Sorry is always a good starting point to begin some form of honest conversation around historical relationships between people, especially when one group of people has been dehumanized by the other for generations. Sorry does not however imply that everything is okay, nor does it suggest that the hurt committed is acceptable; it is only a means to be broader process of encountering the past hurts and historical injustices that have been meted out to a peoples. It is heartening to read that the new government of Australia headed by Kevin Rudd is seriously contemplating to finally say Sorry to the Aborigines, who for generations have been considered nothing more than flora and fauna. The intent to begin a process of healing by saying Sorry is a fundamental shift from John Howard, the former Aussie Prime Minister, who just refused to say Sorry to the aborigines.

The current opposition leader Brendan Nelson has reacted sharply and criticized Rudd for prioritizing an apology to the Aboriginal stolen generations for things done by earlier generations. Perhaps this is the crux of the dilemma faced by descendants of a colonial generation. Should the present generation be responsible for historical injustices committed by past generations? The answer is Yes, if a society wishes to genuinely engage in a process of complete healing and re-humanization, and to enable the society to move forward to the future on the basis of mutual respect. It is tragic that political leaders have not quite fully understood how historical injustices burden the paths of the future in ways that are not quite comprehensible.    

It takes enormous strength and political will to be able to say Sorry, largely because there is so much of fear and a lack of understanding of what Sorry exactly entails and what it means. History has quite clearly shown that only those political leaders with some sense of vision and will have the political courage to take the profound leap of faith to acknowledge historical injustices meted out by their ancestors and to say Sorry for hurts which they are not responsible for at all. Yet, it is the process that emerges out of the act of apology that shapes the future profoundly towards a direction of inclusiveness and healing.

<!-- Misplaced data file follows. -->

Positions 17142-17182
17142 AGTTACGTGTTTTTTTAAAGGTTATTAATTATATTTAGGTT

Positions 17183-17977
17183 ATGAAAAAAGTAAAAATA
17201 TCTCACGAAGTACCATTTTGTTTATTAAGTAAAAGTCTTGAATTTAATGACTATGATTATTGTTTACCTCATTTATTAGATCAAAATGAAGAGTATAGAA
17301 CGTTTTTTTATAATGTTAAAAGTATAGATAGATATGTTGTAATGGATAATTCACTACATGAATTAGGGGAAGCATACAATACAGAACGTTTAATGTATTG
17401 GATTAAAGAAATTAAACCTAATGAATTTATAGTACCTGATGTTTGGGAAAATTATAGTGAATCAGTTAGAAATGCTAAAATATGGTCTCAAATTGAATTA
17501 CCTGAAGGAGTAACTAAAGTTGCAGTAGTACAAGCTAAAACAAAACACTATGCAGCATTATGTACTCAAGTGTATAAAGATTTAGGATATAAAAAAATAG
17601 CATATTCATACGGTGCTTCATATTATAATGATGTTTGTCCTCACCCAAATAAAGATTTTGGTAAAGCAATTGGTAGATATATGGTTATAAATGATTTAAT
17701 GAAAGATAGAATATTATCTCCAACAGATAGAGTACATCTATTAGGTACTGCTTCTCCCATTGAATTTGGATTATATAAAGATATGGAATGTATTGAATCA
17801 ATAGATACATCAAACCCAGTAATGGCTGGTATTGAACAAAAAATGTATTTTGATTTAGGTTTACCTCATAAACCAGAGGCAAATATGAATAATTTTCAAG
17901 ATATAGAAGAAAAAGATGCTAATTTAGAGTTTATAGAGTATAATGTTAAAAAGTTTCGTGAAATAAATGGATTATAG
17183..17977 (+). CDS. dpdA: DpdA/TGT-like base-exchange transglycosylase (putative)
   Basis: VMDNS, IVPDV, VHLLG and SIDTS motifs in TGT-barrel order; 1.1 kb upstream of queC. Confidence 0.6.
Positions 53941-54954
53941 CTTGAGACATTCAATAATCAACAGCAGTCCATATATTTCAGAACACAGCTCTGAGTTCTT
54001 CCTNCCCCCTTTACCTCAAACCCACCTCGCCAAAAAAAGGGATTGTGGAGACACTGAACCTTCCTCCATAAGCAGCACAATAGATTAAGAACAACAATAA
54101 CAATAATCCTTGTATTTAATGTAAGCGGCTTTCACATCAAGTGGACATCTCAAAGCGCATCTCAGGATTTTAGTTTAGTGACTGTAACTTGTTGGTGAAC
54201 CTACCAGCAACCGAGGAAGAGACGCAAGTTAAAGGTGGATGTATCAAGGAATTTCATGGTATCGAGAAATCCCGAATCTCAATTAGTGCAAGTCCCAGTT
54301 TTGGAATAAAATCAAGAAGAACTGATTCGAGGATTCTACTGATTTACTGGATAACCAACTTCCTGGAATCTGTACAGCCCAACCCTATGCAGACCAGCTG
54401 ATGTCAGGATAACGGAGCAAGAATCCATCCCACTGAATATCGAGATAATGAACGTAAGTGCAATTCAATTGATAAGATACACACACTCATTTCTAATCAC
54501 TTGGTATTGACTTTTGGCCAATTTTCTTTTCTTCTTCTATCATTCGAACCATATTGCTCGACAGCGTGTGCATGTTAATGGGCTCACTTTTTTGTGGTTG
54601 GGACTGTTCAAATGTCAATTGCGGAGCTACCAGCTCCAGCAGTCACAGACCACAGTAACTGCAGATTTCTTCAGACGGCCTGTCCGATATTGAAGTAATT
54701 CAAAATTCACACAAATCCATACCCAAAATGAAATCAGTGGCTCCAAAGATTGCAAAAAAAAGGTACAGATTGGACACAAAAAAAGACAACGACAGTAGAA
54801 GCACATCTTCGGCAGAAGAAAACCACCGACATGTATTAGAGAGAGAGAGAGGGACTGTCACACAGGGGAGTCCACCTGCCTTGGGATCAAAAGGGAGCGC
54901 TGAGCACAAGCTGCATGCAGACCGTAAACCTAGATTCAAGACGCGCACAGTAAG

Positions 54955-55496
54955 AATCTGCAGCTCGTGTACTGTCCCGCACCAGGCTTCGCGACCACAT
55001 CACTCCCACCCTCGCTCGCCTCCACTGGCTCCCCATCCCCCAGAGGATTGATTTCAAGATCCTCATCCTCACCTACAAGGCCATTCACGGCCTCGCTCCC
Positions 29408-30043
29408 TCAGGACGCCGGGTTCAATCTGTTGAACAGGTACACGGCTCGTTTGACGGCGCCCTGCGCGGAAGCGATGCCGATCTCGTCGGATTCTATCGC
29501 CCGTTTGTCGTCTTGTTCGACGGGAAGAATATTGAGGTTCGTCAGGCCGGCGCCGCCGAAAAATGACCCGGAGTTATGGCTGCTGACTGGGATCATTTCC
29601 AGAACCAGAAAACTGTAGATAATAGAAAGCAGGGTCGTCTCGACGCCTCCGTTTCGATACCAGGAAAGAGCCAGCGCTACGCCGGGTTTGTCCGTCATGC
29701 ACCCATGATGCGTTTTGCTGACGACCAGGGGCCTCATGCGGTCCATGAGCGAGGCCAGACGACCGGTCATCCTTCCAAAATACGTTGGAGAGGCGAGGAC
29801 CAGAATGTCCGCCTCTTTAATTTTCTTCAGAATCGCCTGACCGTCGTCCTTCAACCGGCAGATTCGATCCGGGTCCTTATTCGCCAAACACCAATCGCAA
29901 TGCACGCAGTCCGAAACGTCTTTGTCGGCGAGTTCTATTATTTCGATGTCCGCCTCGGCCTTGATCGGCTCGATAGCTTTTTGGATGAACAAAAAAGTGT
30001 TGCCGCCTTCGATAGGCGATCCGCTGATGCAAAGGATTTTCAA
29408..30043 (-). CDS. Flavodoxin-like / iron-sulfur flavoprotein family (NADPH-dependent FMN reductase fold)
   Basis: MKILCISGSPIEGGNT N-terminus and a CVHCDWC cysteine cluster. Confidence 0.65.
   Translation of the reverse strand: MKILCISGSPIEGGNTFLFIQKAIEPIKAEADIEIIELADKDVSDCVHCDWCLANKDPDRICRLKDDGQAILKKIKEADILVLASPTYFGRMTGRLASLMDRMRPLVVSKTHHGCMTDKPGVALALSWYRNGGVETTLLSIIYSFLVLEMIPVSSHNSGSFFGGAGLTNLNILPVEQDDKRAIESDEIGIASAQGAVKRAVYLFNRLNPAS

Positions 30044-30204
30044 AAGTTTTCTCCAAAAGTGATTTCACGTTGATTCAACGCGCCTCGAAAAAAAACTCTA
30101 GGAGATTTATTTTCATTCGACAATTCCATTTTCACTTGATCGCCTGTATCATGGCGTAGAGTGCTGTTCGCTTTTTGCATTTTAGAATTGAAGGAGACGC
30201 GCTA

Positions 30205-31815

For people who have been wronged and on the receiving end of perpetual injustices, an apology is a form of public acknowledgement in which their injustices are being recognized, and not brushed under the carpets. It’s a step that allows them to begin the process of breaking from a hurtful past to that of people who have survived to build a future that allows them to regain their lost dignity. An apology is not really going to advance their lives or enhance their capacities to rebuild their shattered lives, but it is a fundamental necessity to enable a reconciliation process to begin. An apology serves as a bridge and as Rudd stated, “The key thing is to build a bridge with indigenous Australia through an apology, through saying sorry, because that bridge is a pathway to respect.” 

Sorry is not just a social and spiritual necessity, it is foremost a political act with consequences that go far beyond politics; it impacts all spheres of human life. At this time when Australians are engaging each other around the relevance and rightness of saying Sorry to the Aborigines, it presents an opportunity for Nagas too to contemplate the profoundness of saying Sorry to those who we have hurt. No doubt, Nagas feel we have been wronged by others, but it is equally true that we have wronged others as well as each other, and it is only right that we say Sorry to those who we have hurt, so that we too may be lifted off the burdens of our own history. By saying Sorry, everyone wins, no one loses. By saying Sorry to each other, it will be a victory for the Nagas.